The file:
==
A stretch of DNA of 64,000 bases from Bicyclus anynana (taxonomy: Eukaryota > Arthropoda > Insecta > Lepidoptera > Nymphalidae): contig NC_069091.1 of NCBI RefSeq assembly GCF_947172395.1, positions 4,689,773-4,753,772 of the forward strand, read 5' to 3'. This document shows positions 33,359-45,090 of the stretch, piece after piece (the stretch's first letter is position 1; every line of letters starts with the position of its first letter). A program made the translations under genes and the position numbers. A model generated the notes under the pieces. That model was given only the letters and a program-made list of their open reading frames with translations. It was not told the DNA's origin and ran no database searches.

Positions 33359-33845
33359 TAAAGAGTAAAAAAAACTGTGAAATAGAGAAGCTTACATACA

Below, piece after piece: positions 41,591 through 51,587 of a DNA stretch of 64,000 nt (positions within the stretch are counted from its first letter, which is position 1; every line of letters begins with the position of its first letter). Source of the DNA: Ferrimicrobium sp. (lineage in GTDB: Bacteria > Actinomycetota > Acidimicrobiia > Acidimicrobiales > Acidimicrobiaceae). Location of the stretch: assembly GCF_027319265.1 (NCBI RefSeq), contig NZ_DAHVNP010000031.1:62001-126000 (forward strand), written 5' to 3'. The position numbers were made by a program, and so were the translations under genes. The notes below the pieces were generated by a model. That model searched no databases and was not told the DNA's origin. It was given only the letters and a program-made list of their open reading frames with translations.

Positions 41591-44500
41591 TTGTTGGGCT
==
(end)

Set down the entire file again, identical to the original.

A stretch of DNA of 64,000 bases from Bicyclus anynana (taxonomy: Eukaryota > Arthropoda > Insecta > Lepidoptera > Nymphalidae): contig NC_069091.1 of NCBI RefSeq assembly GCF_947172395.1, positions 4,689,773-4,753,772 of the forward strand, read 5' to 3'. This document shows positions 33,359-45,090 of the stretch, piece after piece (the stretch's first letter is position 1; every line of letters starts with the position of its first letter). A program made the translations under genes and the position numbers. A model generated the notes under the pieces. That model was given only the letters and a program-made list of their open reading frames with translations. It was not told the DNA's origin and ran no database searches.

Positions 33359-33845
33359 TAAAGAGTAAAAAAAACTGTGAAATAGAGAAGCTTACATACA

Below, piece after piece: positions 41,591 through 51,587 of a DNA stretch of 64,000 nt (positions within the stretch are counted from its first letter, which is position 1; every line of letters begins with the position of its first letter). Source of the DNA: Ferrimicrobium sp. (lineage in GTDB: Bacteria > Actinomycetota > Acidimicrobiia > Acidimicrobiales > Acidimicrobiaceae). Location of the stretch: assembly GCF_027319265.1 (NCBI RefSeq), contig NZ_DAHVNP010000031.1:62001-126000 (forward strand), written 5' to 3'. The position numbers were made by a program, and so were the translations under genes. The notes below the pieces were generated by a model. That model searched no databases and was not told the DNA's origin. It was given only the letters and a program-made list of their open reading frames with translations.

Positions 41591-44500
41591 TTGTTGGGCT